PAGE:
In the 1790s and early 1800s, most of the criminal prosecutions in the federal courts were for crimes specified by congressional statutes, such as the Crimes Act of 1790, which focused on enforcing federal government authority in areas like commerce, foreign affairs, and collection of revenue. The largest number of criminal cases in circuit courts arose from charges of piracy, assault, and other crimes on the high seas. Other prosecutions were brought under the Post Office Act of 1792, which prohibited interference with the mails, and under the Neutrality Act of 1794, which prohibited anyone in United States territory from supplying and outfitting ships for military expeditions against countries not at war with the United States. Criminal prosecutions were a small portion of circuit and district court business in the 1790s, totaling only 426 cases between 1789 and 1801. The greatest number of cases arose in Pennsylvania in response to the 1794 Whiskey Rebellion, including 35 indictments for treason, and the 1799 Fries' Rebellion. Enforcement of the Sedition Act of 1798, which made it a federal crime to conspire to oppose the laws or operations of the government or to criticize in writing the Congress or the president, led to a small number of highly publicized trials. Between 1801 and 1829, there were over 2,700 indictments in circuit courts. Maritime crimes continued to be the largest portion of cases, about one-third of the total, with prosecutions for counterfeiting, forgery, and violations of the revenue laws producing about 500 cases. The district courts heard approximately 650 misdemeanor crimes as well.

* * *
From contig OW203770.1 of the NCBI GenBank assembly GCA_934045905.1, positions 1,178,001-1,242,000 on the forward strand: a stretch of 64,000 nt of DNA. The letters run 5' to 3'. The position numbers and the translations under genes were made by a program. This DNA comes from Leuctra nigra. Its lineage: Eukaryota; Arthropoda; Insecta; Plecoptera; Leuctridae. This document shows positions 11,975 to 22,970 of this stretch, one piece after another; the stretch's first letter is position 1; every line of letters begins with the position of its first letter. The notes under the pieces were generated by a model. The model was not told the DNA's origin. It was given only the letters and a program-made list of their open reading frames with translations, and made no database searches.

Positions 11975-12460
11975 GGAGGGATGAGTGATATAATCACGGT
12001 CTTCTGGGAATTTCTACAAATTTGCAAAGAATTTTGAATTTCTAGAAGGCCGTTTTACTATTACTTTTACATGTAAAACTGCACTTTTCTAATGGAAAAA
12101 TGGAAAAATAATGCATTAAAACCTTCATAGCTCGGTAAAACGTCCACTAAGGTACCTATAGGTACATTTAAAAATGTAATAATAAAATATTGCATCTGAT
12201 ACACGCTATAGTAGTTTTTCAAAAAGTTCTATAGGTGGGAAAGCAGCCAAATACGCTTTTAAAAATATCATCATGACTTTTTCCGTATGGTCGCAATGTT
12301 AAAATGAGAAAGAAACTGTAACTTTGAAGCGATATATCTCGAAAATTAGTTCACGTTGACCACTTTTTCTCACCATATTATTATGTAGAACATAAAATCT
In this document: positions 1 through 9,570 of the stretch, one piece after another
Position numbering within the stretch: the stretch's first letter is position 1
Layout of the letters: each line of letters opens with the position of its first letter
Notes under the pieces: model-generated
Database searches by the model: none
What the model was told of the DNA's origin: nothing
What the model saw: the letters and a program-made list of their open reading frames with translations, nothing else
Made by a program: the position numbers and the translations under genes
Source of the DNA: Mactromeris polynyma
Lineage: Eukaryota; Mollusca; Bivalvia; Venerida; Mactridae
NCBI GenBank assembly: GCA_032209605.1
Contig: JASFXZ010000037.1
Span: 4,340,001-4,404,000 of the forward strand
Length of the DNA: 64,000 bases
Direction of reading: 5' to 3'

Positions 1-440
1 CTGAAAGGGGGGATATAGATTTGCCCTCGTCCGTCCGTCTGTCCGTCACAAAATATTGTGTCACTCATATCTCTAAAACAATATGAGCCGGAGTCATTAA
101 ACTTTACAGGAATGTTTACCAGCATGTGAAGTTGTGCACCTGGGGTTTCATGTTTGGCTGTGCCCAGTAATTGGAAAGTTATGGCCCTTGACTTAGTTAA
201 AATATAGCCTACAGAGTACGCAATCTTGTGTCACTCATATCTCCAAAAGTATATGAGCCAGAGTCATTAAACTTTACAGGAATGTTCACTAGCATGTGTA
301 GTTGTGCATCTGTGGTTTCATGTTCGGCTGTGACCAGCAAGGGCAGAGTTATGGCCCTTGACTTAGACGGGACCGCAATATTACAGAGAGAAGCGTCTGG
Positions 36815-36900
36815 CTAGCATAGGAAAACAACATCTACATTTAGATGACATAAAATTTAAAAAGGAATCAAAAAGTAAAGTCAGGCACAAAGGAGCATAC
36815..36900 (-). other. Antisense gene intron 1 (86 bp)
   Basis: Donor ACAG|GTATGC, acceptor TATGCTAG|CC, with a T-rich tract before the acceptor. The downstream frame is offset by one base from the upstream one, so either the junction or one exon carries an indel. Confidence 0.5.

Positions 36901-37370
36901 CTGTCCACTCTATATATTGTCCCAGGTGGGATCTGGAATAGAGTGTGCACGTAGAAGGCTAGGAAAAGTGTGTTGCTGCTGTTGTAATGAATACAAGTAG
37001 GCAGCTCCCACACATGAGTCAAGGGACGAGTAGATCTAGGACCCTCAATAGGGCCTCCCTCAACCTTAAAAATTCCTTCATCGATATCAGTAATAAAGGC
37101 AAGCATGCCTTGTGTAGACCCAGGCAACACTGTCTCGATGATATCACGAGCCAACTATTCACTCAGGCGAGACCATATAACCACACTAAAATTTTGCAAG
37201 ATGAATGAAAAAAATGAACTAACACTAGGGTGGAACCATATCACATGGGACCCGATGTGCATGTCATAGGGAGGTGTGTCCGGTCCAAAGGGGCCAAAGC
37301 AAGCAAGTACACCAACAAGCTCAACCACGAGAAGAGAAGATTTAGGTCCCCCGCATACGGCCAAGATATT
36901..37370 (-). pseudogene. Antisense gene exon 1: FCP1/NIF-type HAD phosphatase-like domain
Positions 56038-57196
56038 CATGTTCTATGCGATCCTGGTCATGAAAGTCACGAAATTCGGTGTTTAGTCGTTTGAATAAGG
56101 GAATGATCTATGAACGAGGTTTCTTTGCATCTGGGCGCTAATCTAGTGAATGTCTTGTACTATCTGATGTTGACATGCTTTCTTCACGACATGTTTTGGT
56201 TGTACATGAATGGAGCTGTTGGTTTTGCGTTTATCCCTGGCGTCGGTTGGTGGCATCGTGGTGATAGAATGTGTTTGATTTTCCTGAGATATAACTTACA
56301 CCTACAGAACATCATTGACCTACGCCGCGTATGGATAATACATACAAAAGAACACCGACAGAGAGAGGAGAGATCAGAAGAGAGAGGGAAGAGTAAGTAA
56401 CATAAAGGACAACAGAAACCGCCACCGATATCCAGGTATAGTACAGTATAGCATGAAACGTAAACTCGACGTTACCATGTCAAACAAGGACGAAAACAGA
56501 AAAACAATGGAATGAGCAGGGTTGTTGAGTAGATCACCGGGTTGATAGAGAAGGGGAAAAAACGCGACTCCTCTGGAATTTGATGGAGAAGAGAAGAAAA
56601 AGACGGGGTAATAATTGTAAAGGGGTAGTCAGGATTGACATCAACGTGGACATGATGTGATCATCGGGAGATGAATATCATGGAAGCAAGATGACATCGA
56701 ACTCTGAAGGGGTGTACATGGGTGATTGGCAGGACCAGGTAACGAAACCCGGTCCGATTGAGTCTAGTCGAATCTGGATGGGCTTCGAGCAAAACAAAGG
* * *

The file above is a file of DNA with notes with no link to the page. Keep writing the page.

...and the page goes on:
District attorneys also sought indictments in the 1790s for crimes defined under the common law. Many district judges and Supreme Court justices sitting in circuit courts assumed that the courts had jurisdiction over common-law crimes, such as bribery of federal officers, based on the federal government's inherent power under the law of nations. Justice Samuel Chase, sitting as circuit justice in the 1798 case of United States v. Worrall , denied that the federal courts had jurisdiction over common-law crimes, but some district attorneys continued to seek, and in some cases obtain, indictments for common-law crimes in U.S. circuit courts into the 1800s.